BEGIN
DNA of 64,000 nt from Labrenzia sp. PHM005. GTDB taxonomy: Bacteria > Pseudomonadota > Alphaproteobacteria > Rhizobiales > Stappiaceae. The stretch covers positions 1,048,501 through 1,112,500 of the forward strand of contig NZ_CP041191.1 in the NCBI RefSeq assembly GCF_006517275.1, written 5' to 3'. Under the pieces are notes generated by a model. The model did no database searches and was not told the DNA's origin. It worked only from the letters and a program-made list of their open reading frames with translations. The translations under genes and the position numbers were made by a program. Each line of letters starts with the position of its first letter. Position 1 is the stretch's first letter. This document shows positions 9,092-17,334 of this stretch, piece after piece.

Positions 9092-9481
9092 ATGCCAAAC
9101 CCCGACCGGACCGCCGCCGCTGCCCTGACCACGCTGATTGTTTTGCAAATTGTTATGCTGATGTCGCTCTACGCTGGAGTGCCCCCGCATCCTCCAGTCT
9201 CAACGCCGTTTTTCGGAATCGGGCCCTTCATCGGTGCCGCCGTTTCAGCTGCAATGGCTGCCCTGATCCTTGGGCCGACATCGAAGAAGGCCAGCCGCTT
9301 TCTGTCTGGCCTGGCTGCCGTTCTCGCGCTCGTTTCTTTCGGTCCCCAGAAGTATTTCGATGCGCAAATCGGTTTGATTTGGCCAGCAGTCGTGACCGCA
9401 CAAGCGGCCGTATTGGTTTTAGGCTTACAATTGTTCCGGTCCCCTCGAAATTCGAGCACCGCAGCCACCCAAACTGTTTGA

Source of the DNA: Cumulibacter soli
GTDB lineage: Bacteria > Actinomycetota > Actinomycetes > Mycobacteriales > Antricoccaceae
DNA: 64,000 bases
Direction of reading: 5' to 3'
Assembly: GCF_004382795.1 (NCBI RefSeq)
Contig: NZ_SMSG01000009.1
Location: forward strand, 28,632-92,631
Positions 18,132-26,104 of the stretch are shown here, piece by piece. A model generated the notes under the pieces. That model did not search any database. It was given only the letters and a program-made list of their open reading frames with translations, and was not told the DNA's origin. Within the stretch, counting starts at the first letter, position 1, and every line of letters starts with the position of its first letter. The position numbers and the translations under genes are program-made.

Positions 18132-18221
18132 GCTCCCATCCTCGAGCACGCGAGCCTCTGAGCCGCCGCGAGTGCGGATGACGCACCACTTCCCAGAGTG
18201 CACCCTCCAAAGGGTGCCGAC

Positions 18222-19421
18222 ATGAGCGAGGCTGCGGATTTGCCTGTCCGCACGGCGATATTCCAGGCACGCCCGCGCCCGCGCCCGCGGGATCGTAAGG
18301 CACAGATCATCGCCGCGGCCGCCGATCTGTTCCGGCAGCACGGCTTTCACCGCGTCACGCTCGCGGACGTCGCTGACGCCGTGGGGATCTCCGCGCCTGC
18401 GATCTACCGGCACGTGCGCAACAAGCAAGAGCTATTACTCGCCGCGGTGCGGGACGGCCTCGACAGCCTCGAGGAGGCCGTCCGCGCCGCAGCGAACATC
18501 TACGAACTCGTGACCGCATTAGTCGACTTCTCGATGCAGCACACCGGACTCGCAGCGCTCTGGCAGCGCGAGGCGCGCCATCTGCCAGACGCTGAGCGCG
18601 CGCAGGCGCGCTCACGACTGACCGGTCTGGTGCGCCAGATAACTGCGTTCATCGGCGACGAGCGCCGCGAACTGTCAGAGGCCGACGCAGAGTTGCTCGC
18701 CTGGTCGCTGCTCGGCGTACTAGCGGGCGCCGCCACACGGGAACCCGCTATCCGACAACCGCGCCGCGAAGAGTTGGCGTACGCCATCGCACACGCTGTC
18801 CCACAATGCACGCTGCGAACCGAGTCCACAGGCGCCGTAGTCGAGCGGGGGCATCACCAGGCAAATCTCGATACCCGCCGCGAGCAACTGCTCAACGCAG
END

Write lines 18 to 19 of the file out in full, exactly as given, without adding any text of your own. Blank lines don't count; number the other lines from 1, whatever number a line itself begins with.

18201 CACCCTCCAAAGGGTGCCGAC

Positions 18222-19421